Free market free-fall

Farmers' futures are tied to the whims of the supply chain oligarchs that deregulation has spawned

THERE is a secret club that speak only in hushed tones within the hallowed walls of Federal Parliament.

Fearful of being ‘outed’ by our Coalition colleagues, we have considered creating a secret handshake, a secret password and a secret code of ethics.

I am speaking about those members of the Coalition that do not blindly salute the flag of the free markets.

We are certainly no strangers to this debate. The pros and cons of economic rationalism have been debated for several decades.

However, while in its ideal, it refers to the reduction of government intervention in the economy in favour of enabling ‘market forces’ to organise economic activity, the reality has seen the biggest players get bigger at the expense of the remaining supply chain.

While it may be uncomfortable territory across the political divide, it is a fundamental dispute that must be debated in the push for a strong agriculture sector that is positioned to capitalise on the burgeoning overseas opportunities.

In recent weeks, some commentators have argued that stances taken by The Nationals, especially in regards to selling state assets and collective models of ownership, is hypocritical and wrong footed.

But to suggest that market forces should simply be allowed to dictate the trajectory of rural industry and, with it, public policy, ultimately becomes a disservice to people across the agriculture sector.

More than a decade of deregulation across several agriculture sectors has not resulted in the monetary gains at the farm gate level that were promised.

Instead, it has emboldened many multinational corporations to stifle competition and, with it, any criticisms of their unbalanced and unprecedented market power.

It has enabled large, multinational corporate gorillas to break free of their zoo cages, tip over the pie van and climb up the flagpole. Rural representative groups, the Australian Competition and Consumer Commission, multiple Senate inquiries – there are many trying to clean up the aftermath from the gorillas' ongoing rampage, but no-one is ever going to convince them to get back in the cage.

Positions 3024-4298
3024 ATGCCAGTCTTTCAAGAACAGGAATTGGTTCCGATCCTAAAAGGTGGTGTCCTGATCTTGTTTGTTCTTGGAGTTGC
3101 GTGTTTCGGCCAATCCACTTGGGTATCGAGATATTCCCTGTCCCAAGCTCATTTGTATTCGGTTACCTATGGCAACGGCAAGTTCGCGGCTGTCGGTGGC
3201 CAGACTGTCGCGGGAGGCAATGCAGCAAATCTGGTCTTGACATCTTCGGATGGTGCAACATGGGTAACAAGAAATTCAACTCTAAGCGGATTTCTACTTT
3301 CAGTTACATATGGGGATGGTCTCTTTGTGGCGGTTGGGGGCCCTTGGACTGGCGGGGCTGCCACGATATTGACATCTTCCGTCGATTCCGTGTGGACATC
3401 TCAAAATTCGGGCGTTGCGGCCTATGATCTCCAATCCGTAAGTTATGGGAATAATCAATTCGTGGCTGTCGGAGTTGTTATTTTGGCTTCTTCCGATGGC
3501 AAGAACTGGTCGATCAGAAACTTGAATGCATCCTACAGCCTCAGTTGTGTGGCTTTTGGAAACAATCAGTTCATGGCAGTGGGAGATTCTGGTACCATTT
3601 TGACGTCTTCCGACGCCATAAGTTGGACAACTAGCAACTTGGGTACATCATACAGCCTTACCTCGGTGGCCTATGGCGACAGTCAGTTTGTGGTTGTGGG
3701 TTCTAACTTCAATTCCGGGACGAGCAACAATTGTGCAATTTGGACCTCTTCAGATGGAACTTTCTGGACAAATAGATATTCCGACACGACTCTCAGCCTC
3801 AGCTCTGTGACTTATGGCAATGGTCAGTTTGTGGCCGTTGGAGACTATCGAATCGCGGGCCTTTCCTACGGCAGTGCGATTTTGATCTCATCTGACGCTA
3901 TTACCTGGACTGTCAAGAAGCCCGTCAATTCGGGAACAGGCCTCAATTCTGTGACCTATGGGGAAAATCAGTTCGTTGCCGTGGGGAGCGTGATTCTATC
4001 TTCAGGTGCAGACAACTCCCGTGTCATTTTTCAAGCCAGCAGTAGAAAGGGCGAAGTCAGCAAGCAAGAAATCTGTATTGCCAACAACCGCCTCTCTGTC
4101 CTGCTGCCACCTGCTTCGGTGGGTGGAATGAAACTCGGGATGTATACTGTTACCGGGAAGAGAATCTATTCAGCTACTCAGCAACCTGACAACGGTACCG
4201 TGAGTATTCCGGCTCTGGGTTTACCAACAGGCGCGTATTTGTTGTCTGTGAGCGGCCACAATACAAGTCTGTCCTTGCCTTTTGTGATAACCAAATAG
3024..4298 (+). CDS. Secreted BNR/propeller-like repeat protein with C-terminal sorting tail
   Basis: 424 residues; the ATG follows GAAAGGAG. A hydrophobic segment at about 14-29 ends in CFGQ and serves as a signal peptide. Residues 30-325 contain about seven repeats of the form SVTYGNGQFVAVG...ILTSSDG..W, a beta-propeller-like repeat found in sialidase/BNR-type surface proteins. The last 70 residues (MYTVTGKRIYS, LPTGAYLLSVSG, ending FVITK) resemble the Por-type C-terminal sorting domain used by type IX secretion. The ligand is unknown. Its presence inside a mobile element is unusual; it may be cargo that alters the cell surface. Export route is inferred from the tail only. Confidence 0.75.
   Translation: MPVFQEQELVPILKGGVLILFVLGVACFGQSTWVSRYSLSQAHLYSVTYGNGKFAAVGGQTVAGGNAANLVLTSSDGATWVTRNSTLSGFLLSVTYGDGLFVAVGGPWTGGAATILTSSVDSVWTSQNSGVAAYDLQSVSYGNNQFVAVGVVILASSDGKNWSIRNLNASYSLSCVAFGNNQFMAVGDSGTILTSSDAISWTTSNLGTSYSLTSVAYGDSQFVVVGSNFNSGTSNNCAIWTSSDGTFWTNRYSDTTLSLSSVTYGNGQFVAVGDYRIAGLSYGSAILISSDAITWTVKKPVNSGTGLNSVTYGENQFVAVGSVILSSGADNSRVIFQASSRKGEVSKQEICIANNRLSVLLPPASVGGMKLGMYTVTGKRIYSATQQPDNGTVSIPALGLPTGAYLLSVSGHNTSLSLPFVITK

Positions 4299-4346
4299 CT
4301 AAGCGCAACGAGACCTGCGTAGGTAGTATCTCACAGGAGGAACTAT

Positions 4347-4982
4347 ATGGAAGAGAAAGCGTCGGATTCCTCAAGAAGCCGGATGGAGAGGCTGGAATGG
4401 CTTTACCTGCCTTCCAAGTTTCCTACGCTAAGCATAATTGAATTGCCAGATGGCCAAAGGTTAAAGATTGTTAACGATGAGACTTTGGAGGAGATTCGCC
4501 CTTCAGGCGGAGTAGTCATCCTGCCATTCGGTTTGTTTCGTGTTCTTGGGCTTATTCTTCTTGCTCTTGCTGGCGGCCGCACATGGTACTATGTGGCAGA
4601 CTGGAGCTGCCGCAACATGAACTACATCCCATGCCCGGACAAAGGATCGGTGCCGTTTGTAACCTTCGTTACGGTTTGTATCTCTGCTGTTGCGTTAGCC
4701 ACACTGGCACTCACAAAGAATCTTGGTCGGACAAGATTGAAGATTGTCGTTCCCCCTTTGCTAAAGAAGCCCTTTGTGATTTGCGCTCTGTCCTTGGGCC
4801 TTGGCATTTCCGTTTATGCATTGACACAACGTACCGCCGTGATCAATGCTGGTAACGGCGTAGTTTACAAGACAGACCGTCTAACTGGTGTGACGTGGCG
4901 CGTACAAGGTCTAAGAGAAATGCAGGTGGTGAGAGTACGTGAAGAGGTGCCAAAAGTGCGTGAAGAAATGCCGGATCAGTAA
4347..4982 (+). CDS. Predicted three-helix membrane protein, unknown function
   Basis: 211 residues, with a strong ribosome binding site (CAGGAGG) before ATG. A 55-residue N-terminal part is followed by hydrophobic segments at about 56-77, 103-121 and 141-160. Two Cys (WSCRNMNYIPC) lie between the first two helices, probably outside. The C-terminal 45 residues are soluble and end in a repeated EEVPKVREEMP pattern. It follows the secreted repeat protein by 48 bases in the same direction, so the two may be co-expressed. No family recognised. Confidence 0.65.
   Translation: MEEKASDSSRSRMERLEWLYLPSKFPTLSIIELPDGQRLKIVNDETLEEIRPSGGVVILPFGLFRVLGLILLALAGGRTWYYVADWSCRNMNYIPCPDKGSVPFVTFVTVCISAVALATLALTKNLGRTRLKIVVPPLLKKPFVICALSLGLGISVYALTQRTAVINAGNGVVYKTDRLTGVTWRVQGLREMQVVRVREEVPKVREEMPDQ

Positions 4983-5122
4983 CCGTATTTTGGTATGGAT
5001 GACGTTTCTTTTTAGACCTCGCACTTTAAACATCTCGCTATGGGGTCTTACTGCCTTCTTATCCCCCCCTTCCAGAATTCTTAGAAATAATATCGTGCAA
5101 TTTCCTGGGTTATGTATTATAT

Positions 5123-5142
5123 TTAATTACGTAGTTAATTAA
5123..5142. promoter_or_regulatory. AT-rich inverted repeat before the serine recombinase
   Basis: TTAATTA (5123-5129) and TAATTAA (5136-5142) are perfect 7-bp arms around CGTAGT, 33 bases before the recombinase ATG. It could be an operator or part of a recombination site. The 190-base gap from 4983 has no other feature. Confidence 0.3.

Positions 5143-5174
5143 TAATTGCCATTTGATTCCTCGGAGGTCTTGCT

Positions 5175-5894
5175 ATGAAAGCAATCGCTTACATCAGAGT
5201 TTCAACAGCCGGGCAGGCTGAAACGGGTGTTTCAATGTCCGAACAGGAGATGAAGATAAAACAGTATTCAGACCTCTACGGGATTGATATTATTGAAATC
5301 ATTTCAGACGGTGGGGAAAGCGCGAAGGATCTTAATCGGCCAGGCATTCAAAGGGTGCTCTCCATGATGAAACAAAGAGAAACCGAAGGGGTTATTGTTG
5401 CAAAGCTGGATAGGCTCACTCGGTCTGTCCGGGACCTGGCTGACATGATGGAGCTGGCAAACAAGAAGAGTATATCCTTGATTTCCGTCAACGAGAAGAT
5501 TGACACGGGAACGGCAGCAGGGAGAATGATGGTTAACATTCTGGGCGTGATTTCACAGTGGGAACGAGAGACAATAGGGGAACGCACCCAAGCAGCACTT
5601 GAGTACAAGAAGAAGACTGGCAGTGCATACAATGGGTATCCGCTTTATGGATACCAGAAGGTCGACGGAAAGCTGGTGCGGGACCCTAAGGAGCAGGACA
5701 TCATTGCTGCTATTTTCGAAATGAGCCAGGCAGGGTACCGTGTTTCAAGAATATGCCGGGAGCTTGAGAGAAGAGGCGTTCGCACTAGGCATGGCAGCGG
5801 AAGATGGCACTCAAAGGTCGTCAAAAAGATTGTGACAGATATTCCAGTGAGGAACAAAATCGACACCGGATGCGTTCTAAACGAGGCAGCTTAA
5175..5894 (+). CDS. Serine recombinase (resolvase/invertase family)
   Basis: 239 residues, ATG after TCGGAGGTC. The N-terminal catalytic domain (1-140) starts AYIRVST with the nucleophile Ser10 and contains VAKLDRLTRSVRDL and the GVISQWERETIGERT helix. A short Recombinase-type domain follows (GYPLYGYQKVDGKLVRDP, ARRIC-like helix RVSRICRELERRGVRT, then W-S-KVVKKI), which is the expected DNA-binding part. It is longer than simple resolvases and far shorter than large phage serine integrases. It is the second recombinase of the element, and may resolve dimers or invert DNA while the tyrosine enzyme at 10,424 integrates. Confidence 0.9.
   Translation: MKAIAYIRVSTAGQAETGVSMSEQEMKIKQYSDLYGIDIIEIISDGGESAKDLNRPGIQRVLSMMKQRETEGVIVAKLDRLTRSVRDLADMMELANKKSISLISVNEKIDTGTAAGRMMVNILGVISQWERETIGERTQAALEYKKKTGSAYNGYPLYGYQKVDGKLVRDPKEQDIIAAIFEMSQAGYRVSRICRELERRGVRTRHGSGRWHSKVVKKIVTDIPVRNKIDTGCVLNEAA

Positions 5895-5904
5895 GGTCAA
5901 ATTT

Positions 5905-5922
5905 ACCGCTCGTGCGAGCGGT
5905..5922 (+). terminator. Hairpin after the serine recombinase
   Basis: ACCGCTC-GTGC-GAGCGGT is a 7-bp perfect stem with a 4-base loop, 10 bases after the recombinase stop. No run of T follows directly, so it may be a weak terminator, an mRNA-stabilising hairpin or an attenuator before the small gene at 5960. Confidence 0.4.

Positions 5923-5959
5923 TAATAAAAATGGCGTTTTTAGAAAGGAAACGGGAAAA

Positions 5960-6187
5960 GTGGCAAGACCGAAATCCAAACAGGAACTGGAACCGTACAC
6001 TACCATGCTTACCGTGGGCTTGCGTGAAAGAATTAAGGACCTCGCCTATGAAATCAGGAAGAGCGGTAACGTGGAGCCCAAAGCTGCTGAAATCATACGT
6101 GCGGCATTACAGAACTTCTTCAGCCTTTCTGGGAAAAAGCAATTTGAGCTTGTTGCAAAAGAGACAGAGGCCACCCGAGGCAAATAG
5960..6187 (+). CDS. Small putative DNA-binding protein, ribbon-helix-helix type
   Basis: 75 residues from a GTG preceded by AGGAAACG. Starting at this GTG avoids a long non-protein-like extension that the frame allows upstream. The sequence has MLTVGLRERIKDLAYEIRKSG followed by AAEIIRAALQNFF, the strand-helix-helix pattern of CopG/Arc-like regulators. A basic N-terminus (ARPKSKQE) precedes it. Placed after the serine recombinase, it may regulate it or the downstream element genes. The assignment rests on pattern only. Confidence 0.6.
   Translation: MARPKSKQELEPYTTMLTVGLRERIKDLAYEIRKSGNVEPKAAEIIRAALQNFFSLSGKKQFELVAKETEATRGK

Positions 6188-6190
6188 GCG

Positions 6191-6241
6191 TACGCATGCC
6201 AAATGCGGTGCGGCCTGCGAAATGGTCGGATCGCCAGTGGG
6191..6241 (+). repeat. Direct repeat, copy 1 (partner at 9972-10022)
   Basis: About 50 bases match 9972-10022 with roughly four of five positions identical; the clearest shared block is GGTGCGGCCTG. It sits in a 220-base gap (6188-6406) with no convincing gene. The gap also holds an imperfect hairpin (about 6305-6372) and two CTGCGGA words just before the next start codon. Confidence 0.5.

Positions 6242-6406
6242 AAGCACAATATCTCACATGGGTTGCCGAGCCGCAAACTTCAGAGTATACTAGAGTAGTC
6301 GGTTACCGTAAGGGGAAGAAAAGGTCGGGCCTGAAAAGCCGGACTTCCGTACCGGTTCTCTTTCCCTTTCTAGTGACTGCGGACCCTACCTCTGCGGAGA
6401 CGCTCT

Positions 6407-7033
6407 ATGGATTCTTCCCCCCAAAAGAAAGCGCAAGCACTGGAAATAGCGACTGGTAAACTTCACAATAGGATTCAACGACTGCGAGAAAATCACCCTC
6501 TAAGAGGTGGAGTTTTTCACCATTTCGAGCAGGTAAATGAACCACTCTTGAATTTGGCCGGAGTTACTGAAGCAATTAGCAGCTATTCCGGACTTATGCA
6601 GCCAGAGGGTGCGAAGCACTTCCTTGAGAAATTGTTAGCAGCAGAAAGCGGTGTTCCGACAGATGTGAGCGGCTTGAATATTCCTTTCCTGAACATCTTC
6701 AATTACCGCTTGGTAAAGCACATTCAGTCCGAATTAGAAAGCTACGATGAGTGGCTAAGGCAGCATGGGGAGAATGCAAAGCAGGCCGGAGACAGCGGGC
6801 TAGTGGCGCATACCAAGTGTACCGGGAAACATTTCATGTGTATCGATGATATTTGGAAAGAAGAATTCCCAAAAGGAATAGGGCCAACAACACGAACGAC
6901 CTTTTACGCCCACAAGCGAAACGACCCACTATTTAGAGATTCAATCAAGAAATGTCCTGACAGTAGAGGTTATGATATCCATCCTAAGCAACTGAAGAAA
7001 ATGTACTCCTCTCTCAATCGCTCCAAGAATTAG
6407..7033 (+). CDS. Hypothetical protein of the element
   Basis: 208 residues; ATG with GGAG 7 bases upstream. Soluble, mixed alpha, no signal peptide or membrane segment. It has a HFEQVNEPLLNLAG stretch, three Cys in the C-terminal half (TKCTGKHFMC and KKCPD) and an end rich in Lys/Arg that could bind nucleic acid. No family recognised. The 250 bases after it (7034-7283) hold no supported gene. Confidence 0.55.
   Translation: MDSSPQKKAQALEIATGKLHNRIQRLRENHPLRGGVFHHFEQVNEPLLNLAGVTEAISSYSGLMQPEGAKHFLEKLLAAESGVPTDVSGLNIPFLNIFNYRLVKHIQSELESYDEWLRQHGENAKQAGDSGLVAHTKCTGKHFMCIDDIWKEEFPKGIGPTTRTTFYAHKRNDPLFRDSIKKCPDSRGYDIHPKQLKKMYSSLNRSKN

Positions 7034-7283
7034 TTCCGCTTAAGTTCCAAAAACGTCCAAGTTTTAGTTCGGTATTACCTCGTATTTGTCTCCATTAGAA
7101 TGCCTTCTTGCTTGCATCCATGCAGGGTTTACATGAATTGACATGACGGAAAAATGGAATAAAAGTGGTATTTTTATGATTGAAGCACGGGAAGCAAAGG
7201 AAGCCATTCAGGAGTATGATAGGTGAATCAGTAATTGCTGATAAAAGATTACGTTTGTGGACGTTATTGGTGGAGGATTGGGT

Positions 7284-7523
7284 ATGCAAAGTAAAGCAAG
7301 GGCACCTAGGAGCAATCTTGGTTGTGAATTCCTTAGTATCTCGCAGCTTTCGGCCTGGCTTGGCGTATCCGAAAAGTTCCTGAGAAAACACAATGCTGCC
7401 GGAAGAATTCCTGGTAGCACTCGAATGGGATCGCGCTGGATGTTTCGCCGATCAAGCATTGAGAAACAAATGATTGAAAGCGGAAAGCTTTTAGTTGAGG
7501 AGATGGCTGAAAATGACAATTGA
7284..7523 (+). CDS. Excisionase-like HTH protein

Philosophically, a free market can only exist when there is freedom of choice, transparency of transaction and the existence of true forces of supply and demand. Proponents of free market policy in agriculture simply like to go to bed and not think about what is happening so that when they wake up in the morning, it is done.

The winner is the last man standing. Disregard that there was no transparency, no choice and no freedom.

Can anyone seriously claim that Queensland dairy farmers currently enjoy an open, transparent and most importantly, free market – one indeed with freedom of choice?

Dairy farmers wanting to provide their fresh product to the general marketplace realistically only have one choice – they can supply their milk to (mostly) foreign owned processors that will most likely place the cartons on the shelves of either Coles or Woolworths.

There is no transparency, there is no freedom of choice and there is certainly no tension of market demand.

If farmers challenge or protest the price they receive, the supermarkets can always just truck milk from the southern states into Queensland.

Currently Queensland Nationals are vocally opposing Wilmar Sugar’s proposal to remove itself – and 60 per cent of Australia’s sugar - from the century-old national marketing system. Due to deregulation, Wilmar can claim its participation with Queensland Sugar Limited (QSL) is only voluntary.

Wilmar does not need to concern itself with the impacts its decision will have on the family cane farms that do not supply its mills. Wilmar does not need to concern itself with the long term viability of the Australian sugar industry.

Of course, business should be encouraged to make its own decisions and profit should be both the focus and the reward for sound management. Government should always work to encouraging this situation.

But when the collective fortunes of any industry are so intrinsically linked as is the case with agriculture, businesses also have an ethical responsibility to ensure viability across the supply chain.

Our rural industries are facing the challenge of maintaining competitive advantage and driving productivity gains within rapidly expanding and changing global markets and operating conditions.

Australia’s future productivity and prosperity is closely tied to our ability to maintain our position as a world leader in the management and production of our sustainable resources, especially across the agriculture and mining sector.

The dual imperative of raising productivity and workforce participation is fundamentally changing the required skills and knowledge required for the agriculture industry.

If industry is to achieve these imperatives, workers will require new skills and deeper knowledge, including higher level technical and innovation skills.

This requires money - at a time of falling profits at the farm gate.

Australian farmers are price-takers. This means their futures are often tied to the whims of the supply chain oligarchs that deregulation has spawned.